The National Police's Internal Affairs Division has been investigating several senior officers allegedly involved in "secret cooperations" with the Corruption Eradication Commission (KPK) that lead to the antigraft body naming National Police chief candidate Comr. Gen. Budi Gunawan a graft suspect.
This development is the latest twist in the escalating conflict between the police and the KPK amid President Joko "Jokowi" Widodo's failure to provide a decisive solution.
Newly inaugurated National Police detective division chief Comr. Gen. Budi Waseso, a confidant of Budi Gunawan, admitted that he ordered internal affairs to launch an investigation after making a controversial remark last month that there were "traitors" within the National Police.
"I am accountable for what I said. Now let's just wait for [the results of] the investigation," Budi Waseso said recently.
The police, however, have been tight-lipped on the details of the internal investigation.
Several sources said the National Police's economic and special crimes director Brig. Gen. Kamil Razak, along with two middle-ranking officers known by initials Sr. Comr. M and Adj. Sr. Comr. T, were among the top suspects investigated.
Internal affairs also targeted former chief detective Comr. Gen. Suhardi Alius, who previously led a series of reforms in the division.
Coincidentally, the division is headed by Budi Gunawan's close associate, Insp. Gen. Syafruddin, who is also close to Budi's supporter, Vice President Jusuf Kalla.
Budi's supporters believe the KPK's move against him is related to an ongoing rivalry involving high-ranking generals, centred on the competition for the force's top job. Suhardi was also a strong contender.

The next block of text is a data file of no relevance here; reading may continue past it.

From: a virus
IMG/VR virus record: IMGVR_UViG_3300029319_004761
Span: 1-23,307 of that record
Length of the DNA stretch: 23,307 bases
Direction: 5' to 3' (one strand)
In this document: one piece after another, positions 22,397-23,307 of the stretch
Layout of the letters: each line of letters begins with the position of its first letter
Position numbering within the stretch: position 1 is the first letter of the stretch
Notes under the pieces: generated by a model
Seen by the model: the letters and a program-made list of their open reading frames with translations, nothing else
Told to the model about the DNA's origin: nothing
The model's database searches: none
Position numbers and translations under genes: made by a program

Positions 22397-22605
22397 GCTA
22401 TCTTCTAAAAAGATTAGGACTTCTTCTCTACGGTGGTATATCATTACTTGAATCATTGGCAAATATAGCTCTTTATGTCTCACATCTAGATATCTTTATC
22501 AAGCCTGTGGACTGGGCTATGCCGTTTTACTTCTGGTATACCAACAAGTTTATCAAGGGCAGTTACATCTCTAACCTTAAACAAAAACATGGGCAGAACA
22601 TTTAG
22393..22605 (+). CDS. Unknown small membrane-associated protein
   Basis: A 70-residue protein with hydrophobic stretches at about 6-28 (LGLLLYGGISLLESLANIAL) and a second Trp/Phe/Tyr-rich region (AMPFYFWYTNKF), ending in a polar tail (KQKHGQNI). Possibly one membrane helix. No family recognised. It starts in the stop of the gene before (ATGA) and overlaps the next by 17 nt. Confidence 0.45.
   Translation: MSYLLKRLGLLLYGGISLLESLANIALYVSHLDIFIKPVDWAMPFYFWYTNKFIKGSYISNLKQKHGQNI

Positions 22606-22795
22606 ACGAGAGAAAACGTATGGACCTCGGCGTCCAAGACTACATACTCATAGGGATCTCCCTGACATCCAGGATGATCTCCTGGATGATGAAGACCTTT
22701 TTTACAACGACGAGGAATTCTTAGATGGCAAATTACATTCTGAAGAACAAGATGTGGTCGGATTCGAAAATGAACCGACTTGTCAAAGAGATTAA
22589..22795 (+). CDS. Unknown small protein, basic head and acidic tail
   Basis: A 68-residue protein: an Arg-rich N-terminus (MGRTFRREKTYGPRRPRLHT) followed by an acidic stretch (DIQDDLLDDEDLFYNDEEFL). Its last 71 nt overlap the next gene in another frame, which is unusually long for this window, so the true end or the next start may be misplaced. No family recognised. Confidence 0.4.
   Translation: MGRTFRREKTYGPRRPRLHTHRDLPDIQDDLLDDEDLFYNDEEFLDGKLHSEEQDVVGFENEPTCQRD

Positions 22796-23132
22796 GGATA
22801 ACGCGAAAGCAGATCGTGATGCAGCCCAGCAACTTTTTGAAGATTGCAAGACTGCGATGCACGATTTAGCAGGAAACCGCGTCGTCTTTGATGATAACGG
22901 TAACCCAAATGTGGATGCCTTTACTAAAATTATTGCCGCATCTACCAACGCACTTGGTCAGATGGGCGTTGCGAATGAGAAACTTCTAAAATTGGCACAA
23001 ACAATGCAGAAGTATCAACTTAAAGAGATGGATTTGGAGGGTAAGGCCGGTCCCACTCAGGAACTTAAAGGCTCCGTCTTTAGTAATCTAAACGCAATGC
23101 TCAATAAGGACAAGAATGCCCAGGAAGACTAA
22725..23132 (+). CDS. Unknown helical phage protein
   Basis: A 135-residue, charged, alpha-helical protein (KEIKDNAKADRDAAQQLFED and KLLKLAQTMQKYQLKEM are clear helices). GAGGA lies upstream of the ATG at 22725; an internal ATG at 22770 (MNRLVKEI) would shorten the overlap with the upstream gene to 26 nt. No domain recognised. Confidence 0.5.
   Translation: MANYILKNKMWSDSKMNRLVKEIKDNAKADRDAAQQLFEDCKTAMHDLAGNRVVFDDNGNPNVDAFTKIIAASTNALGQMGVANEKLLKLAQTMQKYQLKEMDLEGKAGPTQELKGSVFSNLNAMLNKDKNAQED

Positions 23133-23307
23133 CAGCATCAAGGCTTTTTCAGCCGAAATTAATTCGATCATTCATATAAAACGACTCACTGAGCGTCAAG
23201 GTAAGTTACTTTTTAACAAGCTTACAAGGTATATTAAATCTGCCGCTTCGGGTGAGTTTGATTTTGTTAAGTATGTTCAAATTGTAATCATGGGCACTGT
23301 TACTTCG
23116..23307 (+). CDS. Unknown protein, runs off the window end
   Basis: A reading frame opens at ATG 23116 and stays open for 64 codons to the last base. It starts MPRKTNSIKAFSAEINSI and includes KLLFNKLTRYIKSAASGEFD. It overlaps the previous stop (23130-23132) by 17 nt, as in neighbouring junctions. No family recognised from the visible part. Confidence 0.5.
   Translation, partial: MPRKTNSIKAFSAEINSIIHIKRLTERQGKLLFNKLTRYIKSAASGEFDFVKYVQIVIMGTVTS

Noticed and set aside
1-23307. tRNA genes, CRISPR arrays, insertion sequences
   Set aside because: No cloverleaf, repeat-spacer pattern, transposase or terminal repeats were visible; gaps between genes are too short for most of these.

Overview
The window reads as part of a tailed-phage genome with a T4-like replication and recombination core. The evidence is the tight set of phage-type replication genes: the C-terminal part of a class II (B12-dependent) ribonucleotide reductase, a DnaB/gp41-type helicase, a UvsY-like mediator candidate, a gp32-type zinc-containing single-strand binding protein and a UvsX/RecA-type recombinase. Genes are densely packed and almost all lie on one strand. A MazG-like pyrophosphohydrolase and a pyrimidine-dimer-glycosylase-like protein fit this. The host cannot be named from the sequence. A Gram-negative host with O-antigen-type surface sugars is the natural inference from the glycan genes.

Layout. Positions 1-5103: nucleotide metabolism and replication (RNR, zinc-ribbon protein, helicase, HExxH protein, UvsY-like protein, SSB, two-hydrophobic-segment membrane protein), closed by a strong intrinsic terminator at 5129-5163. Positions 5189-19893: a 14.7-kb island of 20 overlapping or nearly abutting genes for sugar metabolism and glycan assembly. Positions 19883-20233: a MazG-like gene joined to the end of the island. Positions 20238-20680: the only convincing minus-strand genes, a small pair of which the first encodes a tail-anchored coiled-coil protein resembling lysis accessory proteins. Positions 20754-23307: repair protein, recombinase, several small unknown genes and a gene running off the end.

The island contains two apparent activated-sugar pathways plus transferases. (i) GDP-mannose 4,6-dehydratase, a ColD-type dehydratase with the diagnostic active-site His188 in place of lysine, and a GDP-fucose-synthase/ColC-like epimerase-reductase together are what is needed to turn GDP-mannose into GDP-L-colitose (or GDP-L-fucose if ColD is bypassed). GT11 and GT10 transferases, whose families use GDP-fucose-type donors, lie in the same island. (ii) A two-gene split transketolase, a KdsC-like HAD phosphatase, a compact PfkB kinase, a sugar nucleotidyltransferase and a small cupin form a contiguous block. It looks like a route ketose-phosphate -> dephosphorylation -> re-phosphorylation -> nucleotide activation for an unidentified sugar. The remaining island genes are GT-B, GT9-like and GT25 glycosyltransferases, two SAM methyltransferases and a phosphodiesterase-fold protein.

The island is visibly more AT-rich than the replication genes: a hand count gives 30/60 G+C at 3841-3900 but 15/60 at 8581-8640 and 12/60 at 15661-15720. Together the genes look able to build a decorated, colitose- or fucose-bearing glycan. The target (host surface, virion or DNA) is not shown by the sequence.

Suhardi, Razak and Syafruddin did not respond to The Jakarta Post's phone calls and text messages.
National Police chief spokesman Insp. Gen. Ronny Sompie confirmed that internal affairs had launched the investigation, but refused to elaborate.
"I haven't received detailed information from [internal affairs] regarding the investigated officers and the charges," he said recently.
Edi Hasibuan, a member of the National Police Commission, said he regretted the move.
"What we need now is wisdom from police leaders who will prevent the situation from worsening," he said, adding that the move could instead divide the force even more.
A number of retired police generals acknowledged that frictions within the force had been visible since Jokowi planned to replace then National Police chief Gen. Sutarman before his scheduled retirement.
"It is very strange for the KPK to name Budi a suspect considering he had never been questioned before. Not to mention the timing, which inevitably prompted suspicions that the investigation had something to do with Budi's nomination," Insp. Gen. (ret.) Sisno Adiwinoto said.
Under the leadership of Sutarman and Suhardi, the National Police, particularly its detective division, cooperated with the KPK on numerous occasions. In August last year, for example, the National Police and the KPK signed an agreement allowing the two institutions to clamp down on gratuities received by police officers.
"This cooperation will give a much-needed boost to the police's efforts in improving their professionalism and transparency," Sutarman said at the time, adding that it was the first step toward eradicating corruption within the force.
Although he was not set to retire until October, Sutarman was dismissed by Jokowi days after the KPK announced that Budi was a graft suspect on Jan. 13.
Suhardi was stripped of his position earlier and was transferred to the National Resilience Institute (Lemhannas) in a less prestigious position.